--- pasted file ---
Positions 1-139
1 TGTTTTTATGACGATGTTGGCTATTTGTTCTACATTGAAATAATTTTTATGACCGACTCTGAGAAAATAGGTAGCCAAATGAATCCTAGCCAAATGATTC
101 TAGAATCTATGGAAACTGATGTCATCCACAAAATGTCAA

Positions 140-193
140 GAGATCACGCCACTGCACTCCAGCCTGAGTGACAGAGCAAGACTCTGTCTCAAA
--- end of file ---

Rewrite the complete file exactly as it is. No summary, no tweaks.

Positions 1-139
1 TGTTTTTATGACGATGTTGGCTATTTGTTCTACATTGAAATAATTTTTATGACCGACTCTGAGAAAATAGGTAGCCAAATGAATCCTAGCCAAATGATTC
101 TAGAATCTATGGAAACTGATGTCATCCACAAAATGTCAA

Positions 140-193
140 GAGATCACGCCACTGCACTCCAGCCTGAGTGACAGAGCAAGACTCTGTCTCAAA